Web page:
There was a significant outburst of enthusiasm from the financial markets, especially the equity markets, following the U.S. election result last November. The S&P 500 rallied by 3.5%, led by financials, industrials and cyclical stocks, and many other markets around the world also enjoyed a rebound.
Today, expectations are, as Donald Trump would say, “Huge.” The “animal spirits,” famously described by economist John Maynard Keynes, have been unleashed, or so it seems. Indeed, at the end of last week the Dow Jones Industrial Average broke through the 20,000 mark for the first time. And the VIX volatility index fell to its lowest level since July 2014. Is this the triumph of hope over fear, or are investors getting carried away with themselves?
To be sure, there’s much to be positive about. Change is in the air and there’s a paradigm shift in the U.S. economy that’s almost palpable. Consumer confidence in the U.S. is ticking up, as is CEO confidence. U.S. small business confidence, for example, is at its highest level since 1994. This higher confidence, if translated into action, should lead to greater economic risk-taking as CEOs look to reinvest in their businesses after years of keeping their powder dry.
The much-vaunted U.S. infrastructure spend is also grabbing headlines, with excited talk of new investment in transport, telecoms and energy, among other areas. Again, this should lead to meaningful growth. And the planned reform of both corporate and individual tax rates should prove a boon for both companies and consumers.
Elsewhere, CEOs have long complained about the growing financial regulatory burden and the role of the Environmental Protection Agency. Both are in the new administration’s sights.
Turning to monetary policy, central banks have already done much of the heavy lifting, but their impact has diminished in recent years. What we’re seeing now is a gradual shift away from monetary stimulus to fiscal stimulus. The knock-on effect of this is the return of inflation and higher interest rates. Indeed, there is an expectation of two, maybe three, interest rate rises by the Federal Reserve this year. In short, we’re beginning to see the return of the business cycle and economic expansion – something we last saw way back in 2007/2008.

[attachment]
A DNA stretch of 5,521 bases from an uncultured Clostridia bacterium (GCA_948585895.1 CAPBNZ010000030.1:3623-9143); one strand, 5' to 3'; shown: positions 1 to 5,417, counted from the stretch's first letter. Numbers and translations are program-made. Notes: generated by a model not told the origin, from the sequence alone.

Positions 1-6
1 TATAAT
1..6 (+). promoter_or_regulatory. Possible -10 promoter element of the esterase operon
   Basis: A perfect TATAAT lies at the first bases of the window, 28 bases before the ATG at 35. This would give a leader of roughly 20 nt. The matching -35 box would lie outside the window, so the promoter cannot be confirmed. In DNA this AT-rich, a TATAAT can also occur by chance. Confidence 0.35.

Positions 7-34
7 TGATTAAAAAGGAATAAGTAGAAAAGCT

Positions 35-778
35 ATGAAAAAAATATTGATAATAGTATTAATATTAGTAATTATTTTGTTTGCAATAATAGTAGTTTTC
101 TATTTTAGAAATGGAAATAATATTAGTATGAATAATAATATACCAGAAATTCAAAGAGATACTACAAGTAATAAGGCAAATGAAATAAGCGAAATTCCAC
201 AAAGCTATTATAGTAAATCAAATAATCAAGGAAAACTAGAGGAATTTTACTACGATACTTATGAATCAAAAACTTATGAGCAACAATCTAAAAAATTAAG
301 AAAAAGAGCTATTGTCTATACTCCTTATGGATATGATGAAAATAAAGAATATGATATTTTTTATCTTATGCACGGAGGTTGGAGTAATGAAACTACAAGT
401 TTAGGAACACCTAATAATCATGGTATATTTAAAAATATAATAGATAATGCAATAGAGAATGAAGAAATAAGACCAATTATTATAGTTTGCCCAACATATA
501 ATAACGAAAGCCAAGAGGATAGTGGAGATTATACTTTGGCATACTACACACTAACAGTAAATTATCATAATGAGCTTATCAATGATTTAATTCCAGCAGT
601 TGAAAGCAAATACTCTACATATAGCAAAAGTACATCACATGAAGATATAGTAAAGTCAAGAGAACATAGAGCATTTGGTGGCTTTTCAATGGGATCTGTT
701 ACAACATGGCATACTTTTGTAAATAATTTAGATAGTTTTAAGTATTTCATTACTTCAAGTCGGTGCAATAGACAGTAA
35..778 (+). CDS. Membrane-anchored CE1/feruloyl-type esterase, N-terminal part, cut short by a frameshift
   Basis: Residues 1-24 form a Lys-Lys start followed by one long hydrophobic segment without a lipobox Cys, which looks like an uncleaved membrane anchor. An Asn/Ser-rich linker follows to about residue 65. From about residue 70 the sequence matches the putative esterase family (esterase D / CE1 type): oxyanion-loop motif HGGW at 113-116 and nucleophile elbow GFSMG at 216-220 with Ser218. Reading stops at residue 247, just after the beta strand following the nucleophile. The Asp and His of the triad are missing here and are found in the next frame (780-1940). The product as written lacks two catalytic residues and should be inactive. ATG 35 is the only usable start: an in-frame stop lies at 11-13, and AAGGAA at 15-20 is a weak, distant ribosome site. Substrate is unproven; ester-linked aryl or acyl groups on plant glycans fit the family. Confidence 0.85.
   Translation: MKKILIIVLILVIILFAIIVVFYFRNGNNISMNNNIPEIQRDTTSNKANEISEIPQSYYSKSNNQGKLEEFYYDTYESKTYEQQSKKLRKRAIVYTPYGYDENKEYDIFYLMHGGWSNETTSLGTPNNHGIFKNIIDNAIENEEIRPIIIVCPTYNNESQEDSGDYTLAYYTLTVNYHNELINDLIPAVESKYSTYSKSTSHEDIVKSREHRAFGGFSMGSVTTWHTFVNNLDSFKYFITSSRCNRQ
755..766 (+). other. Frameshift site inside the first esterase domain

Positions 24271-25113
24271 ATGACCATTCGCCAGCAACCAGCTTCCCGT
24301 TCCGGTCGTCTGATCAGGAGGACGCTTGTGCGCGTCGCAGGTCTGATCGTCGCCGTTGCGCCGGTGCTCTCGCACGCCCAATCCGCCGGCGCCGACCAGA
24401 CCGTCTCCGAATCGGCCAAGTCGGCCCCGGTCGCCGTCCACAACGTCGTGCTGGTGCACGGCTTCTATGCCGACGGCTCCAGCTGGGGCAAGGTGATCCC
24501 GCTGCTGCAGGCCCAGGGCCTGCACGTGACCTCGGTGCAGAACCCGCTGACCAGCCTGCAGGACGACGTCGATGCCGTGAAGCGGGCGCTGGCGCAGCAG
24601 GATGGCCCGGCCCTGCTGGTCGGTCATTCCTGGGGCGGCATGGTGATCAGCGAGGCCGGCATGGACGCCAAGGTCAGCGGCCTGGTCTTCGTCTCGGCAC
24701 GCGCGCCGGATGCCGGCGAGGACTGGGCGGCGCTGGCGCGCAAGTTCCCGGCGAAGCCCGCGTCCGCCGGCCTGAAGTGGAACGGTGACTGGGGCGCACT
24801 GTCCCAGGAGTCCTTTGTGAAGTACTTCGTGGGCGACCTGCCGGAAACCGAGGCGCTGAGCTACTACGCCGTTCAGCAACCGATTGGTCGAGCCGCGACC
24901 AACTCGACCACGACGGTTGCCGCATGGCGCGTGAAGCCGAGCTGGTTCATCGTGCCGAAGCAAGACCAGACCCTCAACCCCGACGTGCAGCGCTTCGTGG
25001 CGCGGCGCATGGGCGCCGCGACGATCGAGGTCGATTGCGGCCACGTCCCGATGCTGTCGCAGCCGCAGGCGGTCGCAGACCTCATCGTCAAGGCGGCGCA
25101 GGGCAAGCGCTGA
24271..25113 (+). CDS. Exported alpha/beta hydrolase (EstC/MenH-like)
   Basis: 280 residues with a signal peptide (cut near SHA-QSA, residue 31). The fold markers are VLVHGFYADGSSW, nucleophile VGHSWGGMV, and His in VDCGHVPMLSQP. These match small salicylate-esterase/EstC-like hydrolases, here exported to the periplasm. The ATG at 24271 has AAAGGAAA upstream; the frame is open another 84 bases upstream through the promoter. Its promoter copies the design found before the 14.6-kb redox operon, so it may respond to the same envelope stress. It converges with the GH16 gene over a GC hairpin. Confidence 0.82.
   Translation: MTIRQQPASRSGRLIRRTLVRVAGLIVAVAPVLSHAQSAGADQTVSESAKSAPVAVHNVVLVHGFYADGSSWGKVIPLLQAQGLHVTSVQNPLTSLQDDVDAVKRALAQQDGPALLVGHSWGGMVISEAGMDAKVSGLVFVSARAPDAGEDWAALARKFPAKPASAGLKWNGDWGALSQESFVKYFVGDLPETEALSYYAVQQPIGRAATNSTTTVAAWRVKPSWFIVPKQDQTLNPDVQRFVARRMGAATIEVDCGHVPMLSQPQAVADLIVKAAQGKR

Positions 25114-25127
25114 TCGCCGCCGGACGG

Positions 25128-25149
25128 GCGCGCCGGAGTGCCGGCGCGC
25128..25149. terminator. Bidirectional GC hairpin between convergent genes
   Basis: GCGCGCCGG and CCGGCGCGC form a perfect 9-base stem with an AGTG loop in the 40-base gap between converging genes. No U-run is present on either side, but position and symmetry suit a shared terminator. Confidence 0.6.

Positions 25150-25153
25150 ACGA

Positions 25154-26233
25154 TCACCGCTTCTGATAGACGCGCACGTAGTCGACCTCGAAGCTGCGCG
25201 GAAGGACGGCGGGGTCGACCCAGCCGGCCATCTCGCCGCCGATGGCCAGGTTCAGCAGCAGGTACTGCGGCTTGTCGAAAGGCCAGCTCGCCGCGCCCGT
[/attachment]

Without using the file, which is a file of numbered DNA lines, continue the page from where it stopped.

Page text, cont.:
So what‘s the downside?
Without wishing to pour cold water on the current market exuberance, it’s worth noting that, after the November bounce, markets were relatively flat in December and the first three weeks of January. While U.S. asset prices may have risen, the real economy has not done quite as well. Indeed, amidst all the enthusiasm, there’s an underlying anxiety about how much the new Trump administration can actually accomplish. The implementation of new tax laws, regulatory reform and infrastructure policy, for example, will take much time and effort, and the process may run well into 2018. That said, we do believe these policy changes will have a positive long-term effect on GDP growth, and, importantly, earnings growth.
One of the most challenging issues, however, will be health care reform. It’s an important item on President Trump’s agenda and his administration will focus meaningful efforts on it. However, it won’t be easy to repeal and replace Obamacare. It’s an enormous piece of legislation to unwind and it’s not yet clear quite how they’re going to do it. Nor do we know what impact, if any, it will have on the health and pharmaceutical sectors.
Meanwhile, the surge in nationalism doesn’t bode well for global trade. Protectionism has been on the rise for a number of years and looks set to continue. The developments in Europe, in particular, concern us and the elections in France and Germany later this year could yet spook markets. Few investors predicted the U.K.’s “Brexit” vote, for example, and a year ago Donald Trump was viewed as a long shot.
Taken collectively, these issues raise the possibility of setbacks and disappointments along the way. Indeed, this year we’re likely to experience a bumpy ride. But my advice to investors is to focus on the long term, while remaining mindful of the risks and possible setbacks along the way.
Neuberger Berman's CIO insight
Joseph V. Amato is President of Neuberger Berman Group LLC and Chief Investment Officer. He is also a member of the firm’s Board of Directors and its Audit Committee. Prior to this role, Joe served as Lehman Brothers’ Global Head of Asset Management and head of its Neuberger Berman subsidiary, a position he held from April 2006. From 1996 thru 2006, Joe held senior level positions within Lehman Brothers’ Capital Markets business serving as Global Head of Equity Research for the bulk of that time.